A proposed cross-border car ferry linking Down and Louth could provide an £8 million-plus a year boost for the counties, an economic study has predicted.
The service from Greencastle in Northern Ireland across Carlingford Lough to Greenore in the Republic of Ireland would create 24 direct jobs and create and sustain 300 additional jobs in the wider area, according to consultants who conducted an economic impact assessment.
The research was commissioned by the private sector backers behind the £6.45 million project.
The ferry route, which is close to the mouth of the lough, could be operating before the planned Narrow Water bridge is opened further up the waterway.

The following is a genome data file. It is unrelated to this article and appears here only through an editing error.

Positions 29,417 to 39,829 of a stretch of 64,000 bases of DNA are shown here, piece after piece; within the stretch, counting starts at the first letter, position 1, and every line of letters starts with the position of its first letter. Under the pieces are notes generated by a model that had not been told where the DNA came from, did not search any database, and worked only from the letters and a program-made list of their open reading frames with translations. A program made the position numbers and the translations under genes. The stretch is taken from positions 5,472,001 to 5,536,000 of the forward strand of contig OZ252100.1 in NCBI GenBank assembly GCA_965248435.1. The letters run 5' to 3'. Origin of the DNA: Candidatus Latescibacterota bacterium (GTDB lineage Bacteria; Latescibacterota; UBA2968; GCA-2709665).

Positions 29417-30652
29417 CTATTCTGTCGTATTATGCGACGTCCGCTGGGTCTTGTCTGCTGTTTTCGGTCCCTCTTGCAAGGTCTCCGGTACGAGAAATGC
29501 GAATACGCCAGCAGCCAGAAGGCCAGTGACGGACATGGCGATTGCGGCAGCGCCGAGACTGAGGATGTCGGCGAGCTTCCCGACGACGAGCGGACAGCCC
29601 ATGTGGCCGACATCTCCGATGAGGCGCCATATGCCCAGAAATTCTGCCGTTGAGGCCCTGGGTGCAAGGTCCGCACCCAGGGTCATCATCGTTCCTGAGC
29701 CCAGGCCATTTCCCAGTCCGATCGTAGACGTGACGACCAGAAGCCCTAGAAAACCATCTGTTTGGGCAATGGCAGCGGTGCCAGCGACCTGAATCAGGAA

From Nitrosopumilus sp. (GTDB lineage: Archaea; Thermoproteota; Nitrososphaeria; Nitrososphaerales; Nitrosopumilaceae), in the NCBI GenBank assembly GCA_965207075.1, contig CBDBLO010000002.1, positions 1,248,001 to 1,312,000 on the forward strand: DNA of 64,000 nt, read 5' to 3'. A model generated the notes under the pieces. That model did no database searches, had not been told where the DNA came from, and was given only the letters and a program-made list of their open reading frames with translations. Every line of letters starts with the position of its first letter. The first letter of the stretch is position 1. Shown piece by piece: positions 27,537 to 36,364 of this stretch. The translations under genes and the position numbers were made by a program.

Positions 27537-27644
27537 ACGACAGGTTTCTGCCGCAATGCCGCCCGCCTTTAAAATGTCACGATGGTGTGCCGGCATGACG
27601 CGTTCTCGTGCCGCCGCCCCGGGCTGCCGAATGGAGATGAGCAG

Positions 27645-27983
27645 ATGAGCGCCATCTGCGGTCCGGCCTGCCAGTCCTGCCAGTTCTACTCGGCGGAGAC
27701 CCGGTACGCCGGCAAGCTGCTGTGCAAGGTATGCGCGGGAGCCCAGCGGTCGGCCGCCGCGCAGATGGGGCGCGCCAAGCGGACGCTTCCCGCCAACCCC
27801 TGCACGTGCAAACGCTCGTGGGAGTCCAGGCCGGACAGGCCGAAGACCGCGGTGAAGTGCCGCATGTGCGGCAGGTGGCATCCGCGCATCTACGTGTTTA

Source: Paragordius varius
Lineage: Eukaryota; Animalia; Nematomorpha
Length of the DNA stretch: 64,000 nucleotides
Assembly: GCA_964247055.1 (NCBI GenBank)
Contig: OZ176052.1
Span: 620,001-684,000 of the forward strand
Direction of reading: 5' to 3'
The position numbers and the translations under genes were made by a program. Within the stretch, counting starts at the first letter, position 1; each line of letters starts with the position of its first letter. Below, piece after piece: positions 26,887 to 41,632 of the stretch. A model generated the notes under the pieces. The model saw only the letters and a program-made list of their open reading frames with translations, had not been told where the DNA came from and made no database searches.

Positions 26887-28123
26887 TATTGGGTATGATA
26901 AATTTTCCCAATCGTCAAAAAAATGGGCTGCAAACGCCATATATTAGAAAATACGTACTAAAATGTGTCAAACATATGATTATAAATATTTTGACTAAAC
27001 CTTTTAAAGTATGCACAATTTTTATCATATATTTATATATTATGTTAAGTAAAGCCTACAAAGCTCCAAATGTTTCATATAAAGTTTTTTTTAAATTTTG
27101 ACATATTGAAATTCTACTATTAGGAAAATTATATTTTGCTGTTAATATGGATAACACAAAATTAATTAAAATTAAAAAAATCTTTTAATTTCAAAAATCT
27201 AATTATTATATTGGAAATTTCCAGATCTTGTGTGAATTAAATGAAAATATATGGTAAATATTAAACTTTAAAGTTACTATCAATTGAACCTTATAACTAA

The Carlingford Ferries consortium behind the project is made up of three families from Limerick and Clare with previous experience in the car ferry industry in the Shannon region.
Complementing the new bridge, the investors believe it would create a circular tourism route between the Mourne region and the Cooley Peninsula.
As well as the economic survey, the developers have also commissioned an environmental impact assessment as well as engaging with local communities.
They hope to submit proposals to the planning authorities both sides of the border early next year with the aim of getting the service running within 12 months.
Paul O'Sullivan of Carlingford Ferries said: "We have several decades of experience in the ferry industry and have been working on this project for almost six years.
"We have already made a significant investment in progressing it to this stage."